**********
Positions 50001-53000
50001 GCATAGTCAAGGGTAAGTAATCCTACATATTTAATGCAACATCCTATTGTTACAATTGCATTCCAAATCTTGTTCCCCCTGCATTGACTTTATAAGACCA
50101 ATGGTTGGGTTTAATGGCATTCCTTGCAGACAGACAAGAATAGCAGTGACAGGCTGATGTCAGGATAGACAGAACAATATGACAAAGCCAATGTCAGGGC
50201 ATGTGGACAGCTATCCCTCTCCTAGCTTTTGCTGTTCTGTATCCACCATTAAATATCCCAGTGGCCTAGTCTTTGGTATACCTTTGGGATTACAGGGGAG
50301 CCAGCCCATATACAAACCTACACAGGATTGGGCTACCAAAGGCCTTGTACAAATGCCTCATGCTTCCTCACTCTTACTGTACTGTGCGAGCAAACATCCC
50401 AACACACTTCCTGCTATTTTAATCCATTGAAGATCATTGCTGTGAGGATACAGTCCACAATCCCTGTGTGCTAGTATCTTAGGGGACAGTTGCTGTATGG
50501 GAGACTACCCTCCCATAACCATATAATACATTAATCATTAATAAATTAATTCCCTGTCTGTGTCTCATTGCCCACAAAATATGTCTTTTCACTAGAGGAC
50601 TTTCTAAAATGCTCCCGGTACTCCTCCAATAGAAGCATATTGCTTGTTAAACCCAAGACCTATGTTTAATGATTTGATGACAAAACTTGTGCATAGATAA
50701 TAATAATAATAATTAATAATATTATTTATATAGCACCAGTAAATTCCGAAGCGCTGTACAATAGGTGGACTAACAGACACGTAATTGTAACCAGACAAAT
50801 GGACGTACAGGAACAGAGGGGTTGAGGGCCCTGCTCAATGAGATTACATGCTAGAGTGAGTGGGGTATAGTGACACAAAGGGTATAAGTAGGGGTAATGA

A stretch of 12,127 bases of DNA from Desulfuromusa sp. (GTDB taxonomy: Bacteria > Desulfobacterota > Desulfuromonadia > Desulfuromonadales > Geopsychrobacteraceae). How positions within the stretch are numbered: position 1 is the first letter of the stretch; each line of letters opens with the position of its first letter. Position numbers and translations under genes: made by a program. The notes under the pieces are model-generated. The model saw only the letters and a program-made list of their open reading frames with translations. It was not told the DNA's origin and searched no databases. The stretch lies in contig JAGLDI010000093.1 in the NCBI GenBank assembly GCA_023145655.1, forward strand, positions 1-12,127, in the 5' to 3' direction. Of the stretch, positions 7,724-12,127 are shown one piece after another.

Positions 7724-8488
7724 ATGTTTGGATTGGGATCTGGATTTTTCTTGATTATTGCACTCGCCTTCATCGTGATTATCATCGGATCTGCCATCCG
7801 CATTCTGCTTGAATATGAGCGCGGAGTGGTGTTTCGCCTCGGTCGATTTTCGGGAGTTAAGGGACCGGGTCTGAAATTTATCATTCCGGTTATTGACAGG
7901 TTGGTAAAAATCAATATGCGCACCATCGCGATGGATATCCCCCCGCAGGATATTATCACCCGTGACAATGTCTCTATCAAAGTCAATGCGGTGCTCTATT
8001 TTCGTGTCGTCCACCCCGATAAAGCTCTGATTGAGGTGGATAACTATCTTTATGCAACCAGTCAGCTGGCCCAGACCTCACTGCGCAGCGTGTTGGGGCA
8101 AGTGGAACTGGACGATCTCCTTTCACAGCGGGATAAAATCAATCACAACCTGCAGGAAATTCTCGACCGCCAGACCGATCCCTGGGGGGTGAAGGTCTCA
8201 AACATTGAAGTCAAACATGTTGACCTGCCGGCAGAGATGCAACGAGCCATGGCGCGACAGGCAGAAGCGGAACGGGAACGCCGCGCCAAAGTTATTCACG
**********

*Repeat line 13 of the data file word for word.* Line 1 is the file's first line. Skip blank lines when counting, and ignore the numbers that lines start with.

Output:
7724 ATGTTTGGATTGGGATCTGGATTTTTCTTGATTATTGCACTCGCCTTCATCGTGATTATCATCGGATCTGCCATCCG